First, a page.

In April, the Journal of the National Cancer Institute published a study showing that mothers who breastfed their babies have a significantly lower risk of certain types of breast cancer than mothers who don’t. The study joins an ever-growing body of research that highlights the massive health benefits of breastfeeding, both to mothers and their children. But for new moms on college campuses, finding appropriate places to breastfeed or pump milk can be challenging, and in some cases, almost impossible. That's why MIT is invested in making the campus more amenable to new moms, says Pat Bartels, a family nurse practitioner and certified lactation counselor at MIT Medical.
“MIT is actively recruiting quality female researchers and professors,” Bartels says, “and access to lactation support services and breast milk pumping rooms is key is serving the needs of women on a university campus.”
Of the 302 infants born to MIT employees and students from 2013 to 2014, 91 percent were exclusively breastfed at birth, and nearly 80 percent were exclusively breastfed six months after birth. By comparison, national rates for exclusive breastfeeding are 79 percent at birth and 49 percent at six months, according to the Centers for Disease Control.
Back in 2012, Bartels partnered with the Work-Life Center to help improve conditions for lactating mothers. To ensure that campus facilities were keeping up with the demand, the Work-Life Center added new lactation rooms and made substantial updates to several existing rooms says Kathy Kasabula, child care operations administrator at the MIT Work-Life Center. That meant adding hospital-grade breast pumps, comfortable chairs, refrigerators for storing breast milk, and artwork to make the room feel more welcoming and comfortable. New mothers can schedule private pumping time through each room’s assigned coordinator and know that lactation rooms are cleaned and sanitized every day. A full list of campus lactation rooms and contact information is available online.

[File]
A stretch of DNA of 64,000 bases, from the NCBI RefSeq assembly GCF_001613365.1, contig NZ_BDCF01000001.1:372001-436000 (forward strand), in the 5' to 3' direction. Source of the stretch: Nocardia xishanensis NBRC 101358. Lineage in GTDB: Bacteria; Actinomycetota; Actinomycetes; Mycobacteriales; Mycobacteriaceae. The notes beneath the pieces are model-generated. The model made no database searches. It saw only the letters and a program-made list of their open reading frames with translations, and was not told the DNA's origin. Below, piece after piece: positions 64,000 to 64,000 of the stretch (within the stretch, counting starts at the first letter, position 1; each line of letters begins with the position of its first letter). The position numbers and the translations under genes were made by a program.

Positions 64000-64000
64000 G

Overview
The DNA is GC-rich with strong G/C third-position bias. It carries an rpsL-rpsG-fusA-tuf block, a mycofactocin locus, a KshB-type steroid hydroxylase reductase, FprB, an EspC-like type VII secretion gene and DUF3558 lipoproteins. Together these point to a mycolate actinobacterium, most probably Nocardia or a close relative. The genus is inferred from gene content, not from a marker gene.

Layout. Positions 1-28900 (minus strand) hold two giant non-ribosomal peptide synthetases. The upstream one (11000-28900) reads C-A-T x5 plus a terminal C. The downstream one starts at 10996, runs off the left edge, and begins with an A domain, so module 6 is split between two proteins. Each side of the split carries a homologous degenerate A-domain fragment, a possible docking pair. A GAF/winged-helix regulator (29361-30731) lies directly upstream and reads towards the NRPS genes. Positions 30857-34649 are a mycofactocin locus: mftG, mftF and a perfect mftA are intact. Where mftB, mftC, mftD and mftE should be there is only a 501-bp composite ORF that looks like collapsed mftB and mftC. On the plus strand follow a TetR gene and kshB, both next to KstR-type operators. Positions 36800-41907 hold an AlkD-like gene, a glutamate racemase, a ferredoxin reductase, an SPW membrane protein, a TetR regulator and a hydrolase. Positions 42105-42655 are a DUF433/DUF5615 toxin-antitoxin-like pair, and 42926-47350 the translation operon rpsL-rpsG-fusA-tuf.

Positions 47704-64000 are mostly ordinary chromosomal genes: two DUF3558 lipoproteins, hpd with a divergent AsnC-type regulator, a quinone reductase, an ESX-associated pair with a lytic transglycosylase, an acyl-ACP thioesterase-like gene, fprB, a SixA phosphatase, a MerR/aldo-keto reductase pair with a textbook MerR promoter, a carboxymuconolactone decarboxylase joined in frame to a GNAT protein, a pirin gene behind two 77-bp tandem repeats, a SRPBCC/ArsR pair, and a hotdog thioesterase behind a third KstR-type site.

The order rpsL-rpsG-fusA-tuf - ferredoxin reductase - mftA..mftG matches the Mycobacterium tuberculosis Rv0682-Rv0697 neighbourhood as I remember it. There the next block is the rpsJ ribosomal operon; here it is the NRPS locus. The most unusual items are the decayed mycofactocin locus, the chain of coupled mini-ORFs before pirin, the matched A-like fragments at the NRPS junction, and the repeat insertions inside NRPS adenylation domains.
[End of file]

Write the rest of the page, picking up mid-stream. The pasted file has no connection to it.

“We now have 16 rooms on campus and continue to work with facilities to maintain high quality standards for all rooms. We also work with campus construction to insure new rooms are added during construction,” Kasabula says, adding that the Affordable Care Act requires employers to provide spaces other than bathrooms where new moms can nurse.
In addition to policies focused on lactation rooms, MIT has also expanded its support services for mothers who are having trouble breastfeeding. In-home visits are available to eligible members of the MIT Health Plans.
“The new consultation service and lactation room upgrades may sound like insignificant changes, but together, they go a long way in easing the transition for new moms who are returning to work or school” says Bartels. Kasabula adds, "We've made significant progress in supporting breastfeeding and with regard to our overall goal of easing the transition back to work for new moms, though this remains a challenging process.”
“The research is clear that when you can [breastfeed], it’s the thing to do,” Bartels says. “…If employers want women in the childbearing age group to be productive and to stick with the job because the job is supportive, they need to do this the right way.”